Economics still has generous doses of philosophy and politics, but we must see some progress in the direction of true empirical science. Mathematics was the most effective tool to achieve this decline, starting with simple measurement of the basic aspects of the economy, especially the volume of production – gross domestic product – and its distribution among the population and the critical phenomenon of extreme poverty. Looking back, I realize that, despite my limited mathematical abilities, a large part of my career has consisted of efforts to contribute to the development of digitally grounded science.
I began my career at the Central Bureau of Research, coincidentally, at a time of institutional crisis regarding the quality of the GDP statistics produced by that institution. Thus, my entry into the Bank coincided with a decision to review and improve the GDP estimates that the Bank had been carrying out annually since the late 1940s, work that was not yet being carried out by the Office for National Statistics. It has been a task of crucial importance in the formulation of monetary and fiscal policies, but at the same time one that is open to political uncertainties emerging at a time of political change and institutional contestations. Years later, these estimates were assumed by the National Directorate of Statistics and Census, but before that institutional change I had to direct the first statistical reform of the GDP calculation.
The second phase of my career also consisted of a statistical task, but it did not refer to production statistics but rather to the distribution of income generated by this production among the national population, a particularly bold task due to the lack of statistical background. However, the aim of this work was not to calculate a final number that would serve as a judgment or “score” determining the degree of inequality or economic injustice in a country. Rather, the aim consisted of identifying the structural foundations – regional and productive – of this distribution or distribution of income, to serve as a guide in the design of redistribution policy. One conclusion of these calculations was the need to give priority to horizontal redistribution, especially from the urban sector to the rural sector, the impact of which would be much greater than that of the various versions of “vertical” redistribution – between owners and workers – implemented by the government. Military government in the 1970s The result of such calculations came too late to be used as a guide to the military government’s policies, but years later they became the basis for new “horizontal” transfer policies such as various subsidies to rural households.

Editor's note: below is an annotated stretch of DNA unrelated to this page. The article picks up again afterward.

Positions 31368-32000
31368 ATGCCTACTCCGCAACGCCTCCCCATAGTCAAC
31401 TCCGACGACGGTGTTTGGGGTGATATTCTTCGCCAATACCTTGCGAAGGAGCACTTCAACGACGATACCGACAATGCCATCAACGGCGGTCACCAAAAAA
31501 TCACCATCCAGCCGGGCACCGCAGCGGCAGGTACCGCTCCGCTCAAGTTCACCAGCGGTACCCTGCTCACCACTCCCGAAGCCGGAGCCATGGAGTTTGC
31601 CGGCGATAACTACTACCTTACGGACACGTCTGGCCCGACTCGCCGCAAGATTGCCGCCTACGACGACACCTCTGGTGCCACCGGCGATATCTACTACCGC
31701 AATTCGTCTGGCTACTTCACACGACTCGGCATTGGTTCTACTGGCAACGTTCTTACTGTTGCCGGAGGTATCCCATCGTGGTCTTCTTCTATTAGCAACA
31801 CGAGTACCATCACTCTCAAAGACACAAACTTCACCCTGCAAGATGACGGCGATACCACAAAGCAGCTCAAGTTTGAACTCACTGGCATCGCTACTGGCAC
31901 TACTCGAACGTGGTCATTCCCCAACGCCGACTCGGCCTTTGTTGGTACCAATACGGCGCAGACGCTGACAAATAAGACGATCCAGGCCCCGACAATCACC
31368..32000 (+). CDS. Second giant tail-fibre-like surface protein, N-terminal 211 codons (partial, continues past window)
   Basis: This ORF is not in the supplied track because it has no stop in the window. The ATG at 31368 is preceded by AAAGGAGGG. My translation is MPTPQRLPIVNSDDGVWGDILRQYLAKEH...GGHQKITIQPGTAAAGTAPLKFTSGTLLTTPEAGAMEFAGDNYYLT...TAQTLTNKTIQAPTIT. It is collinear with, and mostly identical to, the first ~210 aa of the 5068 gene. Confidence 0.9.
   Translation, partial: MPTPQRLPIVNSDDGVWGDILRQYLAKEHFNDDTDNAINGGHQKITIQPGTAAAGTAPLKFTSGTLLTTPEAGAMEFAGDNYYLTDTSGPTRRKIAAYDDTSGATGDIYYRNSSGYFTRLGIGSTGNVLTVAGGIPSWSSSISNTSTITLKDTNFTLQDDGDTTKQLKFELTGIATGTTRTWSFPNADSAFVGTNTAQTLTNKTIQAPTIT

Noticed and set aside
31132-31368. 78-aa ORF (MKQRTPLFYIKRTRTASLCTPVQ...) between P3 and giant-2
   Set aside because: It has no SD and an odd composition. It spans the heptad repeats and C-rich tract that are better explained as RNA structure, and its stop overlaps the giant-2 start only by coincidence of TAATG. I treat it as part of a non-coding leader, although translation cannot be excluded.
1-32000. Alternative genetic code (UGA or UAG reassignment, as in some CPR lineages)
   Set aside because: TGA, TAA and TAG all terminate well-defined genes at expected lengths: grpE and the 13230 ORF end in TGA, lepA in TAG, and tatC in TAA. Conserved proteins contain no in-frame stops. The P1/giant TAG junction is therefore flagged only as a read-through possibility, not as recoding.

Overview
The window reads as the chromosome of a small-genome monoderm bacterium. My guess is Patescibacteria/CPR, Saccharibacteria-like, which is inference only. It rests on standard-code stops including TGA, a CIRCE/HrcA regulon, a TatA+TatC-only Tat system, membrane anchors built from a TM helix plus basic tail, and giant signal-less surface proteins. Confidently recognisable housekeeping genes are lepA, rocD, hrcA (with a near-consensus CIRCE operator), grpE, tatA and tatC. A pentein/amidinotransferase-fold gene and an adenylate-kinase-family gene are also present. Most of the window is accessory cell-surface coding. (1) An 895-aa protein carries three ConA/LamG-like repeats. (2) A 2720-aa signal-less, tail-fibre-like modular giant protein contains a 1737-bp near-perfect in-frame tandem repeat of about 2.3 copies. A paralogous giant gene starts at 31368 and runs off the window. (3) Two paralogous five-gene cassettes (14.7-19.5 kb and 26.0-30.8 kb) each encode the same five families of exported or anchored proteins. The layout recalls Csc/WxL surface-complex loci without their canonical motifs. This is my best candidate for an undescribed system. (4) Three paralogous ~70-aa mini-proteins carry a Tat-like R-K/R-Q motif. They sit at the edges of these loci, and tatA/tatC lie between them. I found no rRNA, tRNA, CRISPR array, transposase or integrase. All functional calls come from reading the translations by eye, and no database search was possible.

A little-known statistical initiative arose in 1985 with the visit of a World Bank technical mission to the Central Reserve Bank, when it was running the institution. The World Bank decided to measure poverty levels in the least developed countries, and conducted the first measurement in Côte d’Ivoire. His proposal was a collaboration to conduct a second measurement through a survey of income levels in Peru. The proposal was accepted and implemented between 1985 and 1986, which became the first national-level poverty estimate in Peru.
Years later, concern about the lack of statistical knowledge in the general population was the reason behind an educational initiative carried out by Dr. Graciela Fernández Baca, who ran the National Statistics Office, which was to publish a magazine called Quantum with the aim of educating non-professional readers with little knowledge of the digital aspects of life. Daily. This initiative also extended to conducting surveys on living standards that could be used to calculate poverty, work that was not carried out systematically by the National Institute of Education until the early years of the new millennium. Today, the National Institute of Education of Nigeria is evaluating the expansion of poverty estimates to include the “deficit” of the population, not only in household income but also in various needs such as water, sanitation, schools, electricity, security and services. And the information necessary to expand these goods and services.
Little by little, the economics profession in Peru is moving towards better documented knowledge about the state of productive and social life, improving the basis for less philosophical, but more practical, solutions.
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